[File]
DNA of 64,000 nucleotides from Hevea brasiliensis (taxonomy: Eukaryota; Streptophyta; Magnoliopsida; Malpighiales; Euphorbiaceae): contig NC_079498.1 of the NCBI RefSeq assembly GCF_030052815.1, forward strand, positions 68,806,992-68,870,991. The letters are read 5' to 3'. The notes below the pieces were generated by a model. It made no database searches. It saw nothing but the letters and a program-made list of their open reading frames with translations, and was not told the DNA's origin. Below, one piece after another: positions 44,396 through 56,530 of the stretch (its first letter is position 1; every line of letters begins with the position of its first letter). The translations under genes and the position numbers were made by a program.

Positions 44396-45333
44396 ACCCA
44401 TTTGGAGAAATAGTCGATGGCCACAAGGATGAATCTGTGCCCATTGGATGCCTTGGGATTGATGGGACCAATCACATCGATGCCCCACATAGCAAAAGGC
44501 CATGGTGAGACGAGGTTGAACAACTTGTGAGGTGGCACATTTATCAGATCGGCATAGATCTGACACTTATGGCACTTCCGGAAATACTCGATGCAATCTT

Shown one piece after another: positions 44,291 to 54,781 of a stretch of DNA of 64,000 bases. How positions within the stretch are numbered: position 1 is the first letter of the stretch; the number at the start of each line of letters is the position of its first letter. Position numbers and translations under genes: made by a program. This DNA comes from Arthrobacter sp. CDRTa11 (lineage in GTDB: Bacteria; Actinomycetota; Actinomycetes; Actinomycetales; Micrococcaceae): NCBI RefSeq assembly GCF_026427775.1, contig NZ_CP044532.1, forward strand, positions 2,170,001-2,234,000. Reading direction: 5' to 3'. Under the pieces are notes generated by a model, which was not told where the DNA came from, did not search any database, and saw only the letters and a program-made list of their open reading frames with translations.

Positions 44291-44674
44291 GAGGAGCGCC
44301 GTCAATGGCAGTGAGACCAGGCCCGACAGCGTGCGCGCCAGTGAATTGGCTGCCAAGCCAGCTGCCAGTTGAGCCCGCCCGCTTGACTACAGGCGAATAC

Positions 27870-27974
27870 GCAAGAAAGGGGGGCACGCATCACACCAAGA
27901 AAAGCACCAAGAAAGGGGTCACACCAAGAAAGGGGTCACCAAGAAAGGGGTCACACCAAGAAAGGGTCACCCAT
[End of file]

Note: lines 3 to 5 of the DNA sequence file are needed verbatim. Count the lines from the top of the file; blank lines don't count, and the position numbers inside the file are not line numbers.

44396 ACCCA
44401 TTTGGAGAAATAGTCGATGGCCACAAGGATGAATCTGTGCCCATTGGATGCCTTGGGATTGATGGGACCAATCACATCGATGCCCCACATAGCAAAAGGC
44501 CATGGTGAGACGAGGTTGAACAACTTGTGAGGTGGCACATTTATCAGATCGGCATAGATCTGACACTTATGGCACTTCCGGAAATACTCGATGCAATCTT